How to protect against phishing attacks
Phishing attacks attempt to steal sensitive information through emails, websites, text messages, or other forms of electronic communication. They try to look like official communication from legitimate companies or individuals.
Cybercriminals often attempt to steal usernames, passwords, credit card details, bank account information, or other credentials. They use stolen information for malicious purposes, such as hacking, identity theft, or stealing money directly from bank accounts and credit cards. The information can also be sold in cybercriminal underground markets.
Social engineering attacks are designed to take advantage of a user's possible lapse in decision-making. Be aware and never provide sensitive or personal information through email or unknown websites, or over the phone. Remember, phishing emails are designed to appear legitimate.
Learn the signs of a phishing scam
The best protection is awareness and education. Don’t open attachments or links in unsolicited emails, even if the emails came from a recognized source. If the email is unexpected, be wary about opening the attachment and verify the URL.
Enterprises should educate and train their employees to be wary of any communication that requests personal or financial information. They should also instruct employees to report the threat to the company’s security operations team immediately.
Here are several telltale signs of a phishing scam:
The links or URLs provided in emails are not pointing to the correct location or are pointing to a third-party site not affiliated with the sender of the email. For example, in the image below the URL provided doesn't match the URL that you'll be taken to.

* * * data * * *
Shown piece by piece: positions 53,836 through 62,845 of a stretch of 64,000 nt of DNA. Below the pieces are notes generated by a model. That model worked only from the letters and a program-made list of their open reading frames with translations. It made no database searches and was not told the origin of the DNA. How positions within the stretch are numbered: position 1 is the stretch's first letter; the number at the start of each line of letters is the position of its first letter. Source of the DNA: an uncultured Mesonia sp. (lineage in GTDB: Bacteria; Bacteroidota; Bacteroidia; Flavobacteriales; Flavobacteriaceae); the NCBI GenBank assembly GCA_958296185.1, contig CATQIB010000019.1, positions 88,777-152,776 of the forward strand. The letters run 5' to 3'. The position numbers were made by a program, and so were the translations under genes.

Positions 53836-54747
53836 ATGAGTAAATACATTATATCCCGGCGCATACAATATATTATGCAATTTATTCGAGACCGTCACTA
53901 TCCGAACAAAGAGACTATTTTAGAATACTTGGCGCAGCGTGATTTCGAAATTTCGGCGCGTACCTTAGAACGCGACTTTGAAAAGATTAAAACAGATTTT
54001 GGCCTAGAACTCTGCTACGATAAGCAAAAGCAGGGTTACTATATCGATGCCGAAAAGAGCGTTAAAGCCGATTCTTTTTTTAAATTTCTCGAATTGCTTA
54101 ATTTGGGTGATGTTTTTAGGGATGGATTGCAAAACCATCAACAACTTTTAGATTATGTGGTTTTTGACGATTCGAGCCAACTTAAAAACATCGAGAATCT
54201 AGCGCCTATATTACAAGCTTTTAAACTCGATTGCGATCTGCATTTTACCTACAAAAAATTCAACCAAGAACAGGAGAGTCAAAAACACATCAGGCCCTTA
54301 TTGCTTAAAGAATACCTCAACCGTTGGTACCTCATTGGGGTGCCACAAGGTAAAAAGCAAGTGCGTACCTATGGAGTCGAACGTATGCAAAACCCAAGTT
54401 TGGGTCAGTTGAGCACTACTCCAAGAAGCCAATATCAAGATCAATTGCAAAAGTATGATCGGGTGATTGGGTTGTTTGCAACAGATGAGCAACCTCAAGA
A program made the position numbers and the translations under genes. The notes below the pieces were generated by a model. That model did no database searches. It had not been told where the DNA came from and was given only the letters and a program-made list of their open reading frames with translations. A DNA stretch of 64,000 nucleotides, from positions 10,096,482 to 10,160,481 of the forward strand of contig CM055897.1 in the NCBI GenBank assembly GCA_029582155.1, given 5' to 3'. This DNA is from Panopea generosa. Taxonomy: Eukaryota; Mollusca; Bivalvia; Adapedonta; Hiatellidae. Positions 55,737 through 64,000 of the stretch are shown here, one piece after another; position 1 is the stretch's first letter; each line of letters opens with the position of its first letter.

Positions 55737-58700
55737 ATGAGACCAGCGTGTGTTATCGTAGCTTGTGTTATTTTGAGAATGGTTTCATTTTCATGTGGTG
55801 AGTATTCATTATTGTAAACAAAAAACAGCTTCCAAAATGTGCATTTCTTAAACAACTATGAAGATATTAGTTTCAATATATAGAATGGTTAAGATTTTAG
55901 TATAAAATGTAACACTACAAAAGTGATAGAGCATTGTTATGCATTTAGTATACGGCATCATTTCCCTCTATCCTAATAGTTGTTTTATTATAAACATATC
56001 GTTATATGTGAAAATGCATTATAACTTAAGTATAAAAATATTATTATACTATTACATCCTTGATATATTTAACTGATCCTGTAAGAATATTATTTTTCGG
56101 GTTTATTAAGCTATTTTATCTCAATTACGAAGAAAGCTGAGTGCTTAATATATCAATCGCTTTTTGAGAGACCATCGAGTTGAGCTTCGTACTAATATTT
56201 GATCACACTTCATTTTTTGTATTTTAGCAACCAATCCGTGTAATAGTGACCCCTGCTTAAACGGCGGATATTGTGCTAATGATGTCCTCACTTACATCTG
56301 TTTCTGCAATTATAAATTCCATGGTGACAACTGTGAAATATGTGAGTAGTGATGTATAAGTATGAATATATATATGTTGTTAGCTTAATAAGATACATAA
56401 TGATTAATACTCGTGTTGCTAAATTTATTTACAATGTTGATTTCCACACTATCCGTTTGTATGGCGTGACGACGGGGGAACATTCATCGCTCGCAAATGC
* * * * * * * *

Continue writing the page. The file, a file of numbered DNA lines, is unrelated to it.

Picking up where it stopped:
There's a request for personal information such as social security numbers or bank or financial information. Official communications won't generally request personal information from you in the form of an email.
Items in the email address will be changed so that it is similar enough to a legitimate email address, but has added numbers or changed letters.
The message is unexpected and unsolicited. If you suddenly receive an email from an entity or a person you rarely deal with, consider this email suspect.
The message or the attachment asks you to enable macros, adjust security settings, or install applications. Normal emails won't ask you to do this.
The message contains errors. Legitimate corporate messages are less likely to have typographic or grammatical errors or contain wrong information.
The sender address doesn't match the signature on the message itself. For example, an email is purported to be from Mary of Contoso Corp, but the sender address is email@example.com.
There are multiple recipients in the “To” field and they appear to be random addresses. Corporate messages are normally sent directly to individual recipients.
The greeting on the message itself doesn't personally address you. Apart from messages that mistakenly address a different person, greetings that misuse your name or pull your name directly from your email address tend to be malicious.
The website looks familiar but there are inconsistencies or things that aren't quite right. Warning signs include outdated logos, typos, or ask users to give additional information that is not asked by legitimate sign-in websites.